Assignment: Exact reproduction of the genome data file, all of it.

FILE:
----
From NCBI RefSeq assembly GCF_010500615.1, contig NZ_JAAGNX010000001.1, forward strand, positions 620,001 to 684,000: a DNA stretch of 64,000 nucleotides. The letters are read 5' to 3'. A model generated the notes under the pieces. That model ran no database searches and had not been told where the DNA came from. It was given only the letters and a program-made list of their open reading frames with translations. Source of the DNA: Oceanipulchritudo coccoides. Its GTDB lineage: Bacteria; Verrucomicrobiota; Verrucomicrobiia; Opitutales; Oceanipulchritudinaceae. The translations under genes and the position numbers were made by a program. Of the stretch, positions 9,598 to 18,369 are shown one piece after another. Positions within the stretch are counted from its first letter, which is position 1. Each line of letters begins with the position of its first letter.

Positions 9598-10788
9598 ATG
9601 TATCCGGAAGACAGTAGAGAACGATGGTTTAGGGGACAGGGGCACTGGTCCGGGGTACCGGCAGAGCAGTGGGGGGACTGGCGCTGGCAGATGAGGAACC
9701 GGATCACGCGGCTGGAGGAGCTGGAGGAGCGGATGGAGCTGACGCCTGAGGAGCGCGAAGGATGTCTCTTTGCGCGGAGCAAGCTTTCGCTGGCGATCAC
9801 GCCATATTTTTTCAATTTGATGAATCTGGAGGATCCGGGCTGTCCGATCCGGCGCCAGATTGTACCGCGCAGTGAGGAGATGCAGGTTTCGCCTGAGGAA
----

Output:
From NCBI RefSeq assembly GCF_010500615.1, contig NZ_JAAGNX010000001.1, forward strand, positions 620,001 to 684,000: a DNA stretch of 64,000 nucleotides. The letters are read 5' to 3'. A model generated the notes under the pieces. That model ran no database searches and had not been told where the DNA came from. It was given only the letters and a program-made list of their open reading frames with translations. Source of the DNA: Oceanipulchritudo coccoides. Its GTDB lineage: Bacteria; Verrucomicrobiota; Verrucomicrobiia; Opitutales; Oceanipulchritudinaceae. The translations under genes and the position numbers were made by a program. Of the stretch, positions 9,598 to 18,369 are shown one piece after another. Positions within the stretch are counted from its first letter, which is position 1. Each line of letters begins with the position of its first letter.

Positions 9598-10788
9598 ATG
9601 TATCCGGAAGACAGTAGAGAACGATGGTTTAGGGGACAGGGGCACTGGTCCGGGGTACCGGCAGAGCAGTGGGGGGACTGGCGCTGGCAGATGAGGAACC
9701 GGATCACGCGGCTGGAGGAGCTGGAGGAGCGGATGGAGCTGACGCCTGAGGAGCGCGAAGGATGTCTCTTTGCGCGGAGCAAGCTTTCGCTGGCGATCAC
9801 GCCATATTTTTTCAATTTGATGAATCTGGAGGATCCGGGCTGTCCGATCCGGCGCCAGATTGTACCGCGCAGTGAGGAGATGCAGGTTTCGCCTGAGGAA